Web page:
"What you gave me was a reason. Not an excuse. Because there's sex, making love and fucking. And then there's you." – The Fading Glow (I Wrote This for You)


Touch has a memory. He'd read this once from Keats, back when he was reading Keats, before he realized that it hurt too much to read Keats without her.

But last night, it just kept repeating in his head over and over and over again. Touch has a memory. When she'd fallen asleep, he was awake staring at the ceiling, his arms crossed behind his head, and he felt like he finally understood that quote for the first time. Because his fingers still knew their way around Rayna Jaymes the way they'd never known their way around anyone or anything before. They remembered every curve of her body, every straight line, every place she liked to be touched.

His fingers danced over her skin, and he marveled as he watched her arch her back, watched her eyes flutter closed, watched his name form on her lips. "Deacon." When she whispered it, he suddenly felt his eyes burn, and he kept his fingers on her, but leaned in to capture her mouth with his—he needed to be grounded, and in that moment, he felt like her lips against his would be the only thing that stood a chance.

Feeling her softness underneath him, he thought for a moment that Coleman might have been right all these years—he didn't know how he could feel Rayna's skin under his palm, feel her react to his touch, and not want more. So, if she was an addiction, she was the reason he gave up all others.

Deacon Claybourne hadn't lived like a monk in his years before Rayna Jaymes, and he certainly hadn't lived like one in his years after her. There had been women in and out of his life for years, sometimes they gave their names, sometimes they didn't. He'd had a lot of sex, particularly in the years right after Rayna had married Teddy. He'd had a lot of good sex, mediocre sex, and even some bad sex. He'd had sex that was just sex, and he'd had sex with feelings involved—sometimes, those feelings were even mutual, if a little more muted on his side, for obvious reasons.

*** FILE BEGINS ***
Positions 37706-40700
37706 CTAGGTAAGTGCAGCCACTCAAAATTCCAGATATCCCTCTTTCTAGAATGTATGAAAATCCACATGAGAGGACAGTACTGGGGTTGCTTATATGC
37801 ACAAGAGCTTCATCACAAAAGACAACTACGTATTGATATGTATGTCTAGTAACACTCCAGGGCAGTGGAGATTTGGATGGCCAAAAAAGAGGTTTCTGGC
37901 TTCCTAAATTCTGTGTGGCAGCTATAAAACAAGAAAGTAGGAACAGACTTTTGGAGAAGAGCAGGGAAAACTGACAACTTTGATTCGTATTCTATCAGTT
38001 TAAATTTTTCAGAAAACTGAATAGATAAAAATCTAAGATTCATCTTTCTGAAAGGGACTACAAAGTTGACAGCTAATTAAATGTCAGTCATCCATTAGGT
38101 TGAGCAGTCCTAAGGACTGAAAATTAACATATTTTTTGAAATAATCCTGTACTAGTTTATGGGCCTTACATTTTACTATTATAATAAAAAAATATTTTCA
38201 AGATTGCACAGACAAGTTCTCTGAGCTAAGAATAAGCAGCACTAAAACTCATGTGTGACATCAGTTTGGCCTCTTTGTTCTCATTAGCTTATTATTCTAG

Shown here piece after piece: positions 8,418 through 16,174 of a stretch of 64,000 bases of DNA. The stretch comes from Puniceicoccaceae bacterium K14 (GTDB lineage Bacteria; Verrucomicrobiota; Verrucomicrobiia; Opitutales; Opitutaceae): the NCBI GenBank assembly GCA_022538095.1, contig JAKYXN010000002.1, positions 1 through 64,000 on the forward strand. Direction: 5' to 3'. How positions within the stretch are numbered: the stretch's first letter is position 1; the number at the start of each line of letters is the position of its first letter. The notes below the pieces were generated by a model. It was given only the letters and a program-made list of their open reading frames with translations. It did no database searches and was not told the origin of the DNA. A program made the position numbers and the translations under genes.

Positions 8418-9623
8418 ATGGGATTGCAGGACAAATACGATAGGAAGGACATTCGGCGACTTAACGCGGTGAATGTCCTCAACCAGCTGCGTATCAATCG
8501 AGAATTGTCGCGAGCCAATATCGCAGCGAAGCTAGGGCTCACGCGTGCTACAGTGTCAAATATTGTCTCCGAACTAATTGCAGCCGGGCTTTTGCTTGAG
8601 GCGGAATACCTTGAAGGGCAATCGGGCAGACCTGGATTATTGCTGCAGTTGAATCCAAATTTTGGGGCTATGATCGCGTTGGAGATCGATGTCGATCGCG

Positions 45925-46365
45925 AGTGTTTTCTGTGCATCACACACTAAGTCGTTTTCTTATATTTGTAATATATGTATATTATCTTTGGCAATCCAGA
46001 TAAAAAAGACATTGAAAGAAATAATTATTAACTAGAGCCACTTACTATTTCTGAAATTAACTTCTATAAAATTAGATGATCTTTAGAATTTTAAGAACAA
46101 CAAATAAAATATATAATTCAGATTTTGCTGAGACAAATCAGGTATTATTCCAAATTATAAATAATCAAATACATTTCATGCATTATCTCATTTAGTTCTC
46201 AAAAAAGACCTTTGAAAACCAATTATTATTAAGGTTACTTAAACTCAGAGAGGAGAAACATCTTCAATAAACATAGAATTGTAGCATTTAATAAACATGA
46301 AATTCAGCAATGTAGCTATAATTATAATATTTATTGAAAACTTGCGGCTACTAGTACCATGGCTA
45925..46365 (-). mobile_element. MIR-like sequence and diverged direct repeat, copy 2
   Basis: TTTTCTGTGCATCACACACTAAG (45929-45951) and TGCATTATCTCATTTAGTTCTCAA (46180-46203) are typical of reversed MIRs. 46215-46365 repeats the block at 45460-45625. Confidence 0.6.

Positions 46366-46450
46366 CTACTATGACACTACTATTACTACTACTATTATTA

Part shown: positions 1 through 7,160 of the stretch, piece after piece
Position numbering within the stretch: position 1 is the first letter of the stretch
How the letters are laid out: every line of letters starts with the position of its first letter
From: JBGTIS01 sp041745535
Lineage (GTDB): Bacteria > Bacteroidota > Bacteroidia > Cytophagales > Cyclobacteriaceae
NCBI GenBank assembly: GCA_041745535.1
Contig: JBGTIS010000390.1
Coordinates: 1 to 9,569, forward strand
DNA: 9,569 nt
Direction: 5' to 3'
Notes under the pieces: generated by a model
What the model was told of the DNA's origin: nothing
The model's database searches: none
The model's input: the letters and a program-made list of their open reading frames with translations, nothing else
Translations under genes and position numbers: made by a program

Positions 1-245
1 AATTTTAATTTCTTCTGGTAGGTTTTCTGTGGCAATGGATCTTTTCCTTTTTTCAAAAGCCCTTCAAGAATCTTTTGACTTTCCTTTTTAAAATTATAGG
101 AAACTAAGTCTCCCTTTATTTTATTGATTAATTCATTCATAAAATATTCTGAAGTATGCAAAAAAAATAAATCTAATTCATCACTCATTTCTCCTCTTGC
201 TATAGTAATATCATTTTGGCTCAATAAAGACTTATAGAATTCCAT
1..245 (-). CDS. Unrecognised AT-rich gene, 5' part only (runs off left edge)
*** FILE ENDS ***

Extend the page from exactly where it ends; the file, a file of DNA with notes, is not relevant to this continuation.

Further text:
He'd spent years half-heartedly trying to get the feel of Rayna Jaymes out of his mind, trying to pretend he didn't use their connection—physically and emotionally—as a measuring stick against which all others fell short. If he'd been to a therapist, he knew, he would have been told how unhealthy that was. How inappropriate. Time would have been dedicated to ridding him of this habit, and maybe it would have even worked. Maybe that's the real reason he never went to therapy; maybe he didn't want to let it go, maybe he didn't want to forget what it felt like to be with her in every sense of the word. Maybe he knew nothing else could ever come close. Maybe he'd spent the better half of his life waiting for the day he got to touch her again, hoping he would never come to regret that.

Touch has a memory. It was a revelation to him, and a relief.

So, now the morning was here, and she still was, too. After all the phone calls, after all the congratulations, after all the years.

He knew they had to talk, but maybe not right now.

"Hi." He said when they were finally alone.

She smiled at him, "Hi."

It felt for all the world like a beginning, and the best memory he'd almost forgotten, but not quite.


A/N: Okay, I'll probably give it a rest for awhile now, lest I wear out my welcome with one-shots. Originally, I'd started to write Rayna's feelings The Day After as well, but I couldn't get a handle on her voice in the context of this piece.